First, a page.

I’ve been seeing the word “hygge” everywhere lately, and I found myself intrigued by the concept. Hygge, pronounced “hooga”, is a Danish word that seems to be all about coziness, warmth, and mindfulness. Visitdenmark.com says, “In essence, hygge means creating a warm atmosphere and enjoying the good things in life with good people”. Doesn’t that sound lovely? It seems to me that the concept of hygge is perfectly suited to a fiber lifestyle, especially here in Maine. Over The Rainbow Yarn’s Stitch ‘n’ Spin groups are pretty much the embodiment of hygge — lovely people sitting around a table, working on soft and cozy projects, and forming new friendships. Sometimes there’s even chocolate.
Winters in Maine can be long and dark, and I occasionally start to wonder whether spring will ever arrive. Remember when it stayed light out after 6 pm? Me neither. But now that I know about hygge, it’s almost as if I’ve been given permission to hunker down, don my wooliest socks, and knit the winter away. (In this scene I’m also picturing myself in front of a woodstove, with a mug of mulled cider and a kitten. Hey, we’re all entitled to our own hygge fantasies.) I think that the happiest country in the world is onto something here, and I intend to explore this concept further for you, loyal readers.
The scarf you can see in the background of that photo (behind a candle and my mug of tea) is our version of Pink Fluffy, a wonderfully simple garter stitch scarf by Andra Asars, and possibly the most hygge item in the shop. I also have to say that I think my Caribou Cowl is pretty hygge too. It’s soft, cozy, and very meditative to knit. This month, you can download it for free from our website!
Yesterday I started making a list of items to pack when I travel for the holidays, and it reminded me of those memory games we used to play. You know, the ones that go, “I’m going on a picnic, and I’m bringing….” followed by items which progress through the alphabet. It also reminded me of a song from French class (originally intended to help teach possessive adjectives) that goes, “Moi, je fais ma valise rose/Dedans je mets beaucoup de choses…” which roughly translates to, “I pack my pink suitcase/In it I put lots of things…” and then lists a number of items which mostly should never actually go in a suitcase.
My mental list of items for my (sadly, not pink) suitcase starts off like this:
An Azel pullover for the store (and the size 13 needles to go with it — there’s nothing worse than being ready to cast on, and finding that you don’t have the needles). It’s going to be a beautiful rich brown shade of Plymouth Encore Mega. Once I stuff all that super bulky yarn into my suitcase, there may not be much room left for the rest of these items, but we’ll see.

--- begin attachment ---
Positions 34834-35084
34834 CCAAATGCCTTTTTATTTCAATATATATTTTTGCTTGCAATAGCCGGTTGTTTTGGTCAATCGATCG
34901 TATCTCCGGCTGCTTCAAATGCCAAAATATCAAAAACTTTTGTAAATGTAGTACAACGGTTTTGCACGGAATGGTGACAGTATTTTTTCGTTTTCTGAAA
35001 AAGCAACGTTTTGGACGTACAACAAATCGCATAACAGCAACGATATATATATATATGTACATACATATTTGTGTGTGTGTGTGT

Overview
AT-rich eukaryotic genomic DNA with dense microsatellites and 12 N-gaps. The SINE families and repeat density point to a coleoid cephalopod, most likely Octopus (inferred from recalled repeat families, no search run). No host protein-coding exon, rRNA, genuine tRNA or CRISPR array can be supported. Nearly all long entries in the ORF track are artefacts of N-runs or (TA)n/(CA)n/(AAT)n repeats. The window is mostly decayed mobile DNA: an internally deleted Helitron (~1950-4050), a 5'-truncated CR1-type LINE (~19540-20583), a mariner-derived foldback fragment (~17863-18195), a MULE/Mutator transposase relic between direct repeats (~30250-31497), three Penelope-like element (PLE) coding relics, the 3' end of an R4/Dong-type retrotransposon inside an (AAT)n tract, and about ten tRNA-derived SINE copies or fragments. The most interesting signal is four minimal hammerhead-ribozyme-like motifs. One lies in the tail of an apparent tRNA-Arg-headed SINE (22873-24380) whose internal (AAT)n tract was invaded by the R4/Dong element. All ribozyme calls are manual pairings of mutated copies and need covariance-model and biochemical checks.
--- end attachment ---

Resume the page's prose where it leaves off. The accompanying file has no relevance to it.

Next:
A baby sweater with little fishies on it. Yes, the Goldfish sweater continues! Brooks even did a few rows of it over the weekend, and it’s looking snazzy, if I do say so myself. We’re just about ready to separate for the sleeves, which means I should also pack some stitch holders. Maybe I can return with a finished sweater! (Don’t get your hopes up.)
Chocolate. So much chocolate. Most of my Christmas gifts for people this year are chocolate, some homemade, and some Bixby bars. The question is, will I be forced to eat some (or all) of it in order to prevent it from melting as I travel? I do not want melted chocolate on my knitting.
My suitcase will also contain a sweater that needs mending, a sourdough starter nicknamed “Starty”, and a copy of The Handmaid’s Tale by Margaret Atwood. Perhaps also half a cowl, if I can’t finish knitting it this week. And that’s not to mention the obvious — clothes, toiletries, warm winter gear… I think I’m gonna need a bigger suitcase!
On a more serious note, I want to thank you all for supporting Over The Rainbow Yarn this year! We so appreciate our lovely fiber community, and we couldn’t do it without you. Wishing you happy holidays, and safe travels! (May none of your needles fall down between the airplane seats.)
I think it’s official — Over The Rainbow Yarn really does have the best customers. I always tell people that a yarn shop is more than just a place to buy yarn; it’s a hub for the crafty community, and a second home for its regulars. When I first started working here, way back at the beginning, I had no idea that the shop would go from this:
It’s not just that the shelves are filled with yarn now, it’s also that the store is full of wonderful people. All of you, from the locals who stop in most days, to the loyal readers who popped in once on vacation but follow our blogs and social media, are the reason we’re still here.
While almost all crafters are good people (when traveling alone, I sit next to knitters) the folks who shop here at OTRYarn are really in a league of their own. I so value our community — you make our shop what it is.
The shop threw a 30th birthday celebration for me last week, and I was filled with such gratitude. I just wanted to say thank you to all of you who came out or passed along your birthday wishes! I appreciate all of you so much. From cards to snacks to a gorgeous carrot cake (and tiramisu), you all really brought the party, and made me feel so loved. Thank you, thank you, thank you!